Natural Resources & Climate Change (20)
Papers preferred under this subtheme would be those discussing research outputs, innovations or transformative actions that Enhance Natural Resource-use Efficiency and Conservation to build Resilience; Management of Natural Resources and Tourism; Environmental Sustainability and Green Development; Disasters and Natural Hazards; Natural Resource Use Conflict Management; Climate Change and Variability and Energy Solutions and Innovations in Waste Management.
Towards Identification of Alternative Feeds for Mariculture; Preliminary Evaluation of Polychaete Based Giant Tiger Prawn MealWritten by C. M. Kihia1*, A. Muthumbi 2, J. Munguti 3, B. M. Muli4, S. T. Ombati4 and E. Kanyeki4
Aquaculture development in Kenya and elsewhere, is frequently hampered by lack of suitable, affordable and sustainable feed sources. This is especially so for mariculture, where cultured organisms are commonly at higher trophic levels, requiring protein and lipiddense formulations.
Over 8 million households in Kenya rely on wood and 1.3 million on charcoal while only 3% own electric cooking appliances. The impact of solid biomass fuel for cooking on households around the world is increasingly evident. Kenya is one of the most vulnerable countries and acutely experiencing the manifestations of the problem
Indigenous Marine Biohazard Knowledge and their Management among Intertidal Seascape Users along the Kenyan Indian Ocean CoastWritten by C. M. Kihia1*, E. K. Mbaru2, J. N. Macai3, P. Chaka1 and D. Kajuju1
The serene, biodiverse and stunning Indian Ocean seascapes are widely appreciated, but inherent dangers, remain largely ignored or the stuff of folklore and fiction. A cross-sectional survey of dangerous marine organism knowledge and management among typical seascape users along the Kenyan coast, was undertaken among fishing communities at the North and South coast. Demographics, coupled with knowledge and management of marine biohazards, were obtained from over 112 respondents (fishers, gleaners, boatmen, beach boys) in March 2019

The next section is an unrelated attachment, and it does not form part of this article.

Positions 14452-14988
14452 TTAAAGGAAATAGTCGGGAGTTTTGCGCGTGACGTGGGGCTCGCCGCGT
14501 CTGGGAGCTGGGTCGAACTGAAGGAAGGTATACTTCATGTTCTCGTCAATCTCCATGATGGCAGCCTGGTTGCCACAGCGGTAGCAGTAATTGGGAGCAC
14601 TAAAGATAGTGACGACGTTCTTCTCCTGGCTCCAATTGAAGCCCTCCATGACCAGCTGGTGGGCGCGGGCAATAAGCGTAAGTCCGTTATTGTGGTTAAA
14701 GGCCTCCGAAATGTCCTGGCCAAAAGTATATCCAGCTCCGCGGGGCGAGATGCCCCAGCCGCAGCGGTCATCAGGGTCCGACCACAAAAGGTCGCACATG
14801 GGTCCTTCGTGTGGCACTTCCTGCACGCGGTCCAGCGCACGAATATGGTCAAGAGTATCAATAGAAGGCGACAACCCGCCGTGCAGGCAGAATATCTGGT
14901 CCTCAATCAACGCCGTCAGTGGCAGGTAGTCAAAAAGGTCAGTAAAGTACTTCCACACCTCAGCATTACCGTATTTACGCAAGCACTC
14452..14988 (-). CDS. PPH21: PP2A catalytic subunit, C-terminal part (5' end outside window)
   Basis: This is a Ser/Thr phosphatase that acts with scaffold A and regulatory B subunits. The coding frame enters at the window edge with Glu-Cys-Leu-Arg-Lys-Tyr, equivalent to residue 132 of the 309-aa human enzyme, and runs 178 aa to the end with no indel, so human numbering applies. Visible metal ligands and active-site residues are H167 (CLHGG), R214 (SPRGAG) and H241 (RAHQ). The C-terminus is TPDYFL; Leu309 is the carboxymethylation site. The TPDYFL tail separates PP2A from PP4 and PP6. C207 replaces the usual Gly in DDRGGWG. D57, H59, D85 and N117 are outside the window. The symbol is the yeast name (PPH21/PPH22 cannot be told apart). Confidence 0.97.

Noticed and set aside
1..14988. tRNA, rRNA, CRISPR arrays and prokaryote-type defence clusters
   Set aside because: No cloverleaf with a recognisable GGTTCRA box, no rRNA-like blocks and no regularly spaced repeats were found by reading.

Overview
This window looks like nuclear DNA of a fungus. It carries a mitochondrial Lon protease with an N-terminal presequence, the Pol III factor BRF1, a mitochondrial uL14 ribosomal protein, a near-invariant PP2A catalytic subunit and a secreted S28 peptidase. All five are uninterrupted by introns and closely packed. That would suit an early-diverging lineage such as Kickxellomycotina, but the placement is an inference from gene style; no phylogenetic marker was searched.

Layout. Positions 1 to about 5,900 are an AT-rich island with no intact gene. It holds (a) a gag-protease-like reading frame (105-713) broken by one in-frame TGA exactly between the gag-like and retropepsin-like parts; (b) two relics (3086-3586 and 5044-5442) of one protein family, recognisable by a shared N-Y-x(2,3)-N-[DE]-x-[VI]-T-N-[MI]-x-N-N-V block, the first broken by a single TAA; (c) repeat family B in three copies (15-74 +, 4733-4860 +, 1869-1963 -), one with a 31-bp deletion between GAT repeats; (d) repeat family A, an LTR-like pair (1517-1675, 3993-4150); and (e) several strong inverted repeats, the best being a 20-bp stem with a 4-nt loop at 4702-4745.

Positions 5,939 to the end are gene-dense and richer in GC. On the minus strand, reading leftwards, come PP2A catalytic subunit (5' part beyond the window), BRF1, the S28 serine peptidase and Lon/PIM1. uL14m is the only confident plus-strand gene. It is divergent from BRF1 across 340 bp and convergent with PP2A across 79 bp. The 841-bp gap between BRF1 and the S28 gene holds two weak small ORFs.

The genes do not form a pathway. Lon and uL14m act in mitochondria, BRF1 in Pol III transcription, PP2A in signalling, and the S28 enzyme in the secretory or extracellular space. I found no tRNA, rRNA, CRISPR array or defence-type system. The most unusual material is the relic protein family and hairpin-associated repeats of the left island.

The Role of Sykes Monkeys (Cercopithecus mitis albogularis) in Natural Forest Regeneration in Gede, Coastal Dry Forest of KenyaWritten by N. Leley1*, R. Chira2, G. Wahungu3 and C. Wekesa4
Primates are known to maintain forest plant population and regeneration through seed dispersal. They swallow and defecate and or spit large quantities of viable seeds away from the parent plant. This study was conducted in Gede Ruins forest, a coastal dry forest of Kenya to establish the contribution of Sykes monkeys (Cercopithecus mitis albogularis in maintenance of community structure and species composition through seed dispersal.
Can Pastoral Communities Offer Sustainable Ecological Management Solutions? The Case of Mwanda-Marungu Pastoral Commons in Taita Hills, KenyaWritten by D. M. Mwamidi¹ and P. Dominguez²
There has been increased interest over the last decades on community based management of natural resources (CBMNR) and their relation to environmental sustainability. Insufficient studies dedicated in Kenya to understand pastoral communities’ management is striking, considering the importance of communal management for pastoralism and of pastoralism in Kenya.
The Influence of Language as Medium of Teaching -learning on Learners’ Academic Achievement: A case of Nile Basin Primary School (NBPS) in Goma Town, Democratic Republic of CongoWritten by Athanase Habimana Mvukiyehe*
The paper investigated the influence of languages (national and official) on learner’s academic achievement as recommended by the new framework law of education n° 14/004 of 11thFebruary,2014.A population of 187 learners from six forms of Nile Basin Primary School (NBPS), were involved in the study, where a test in language subjects (French and Kiswahili),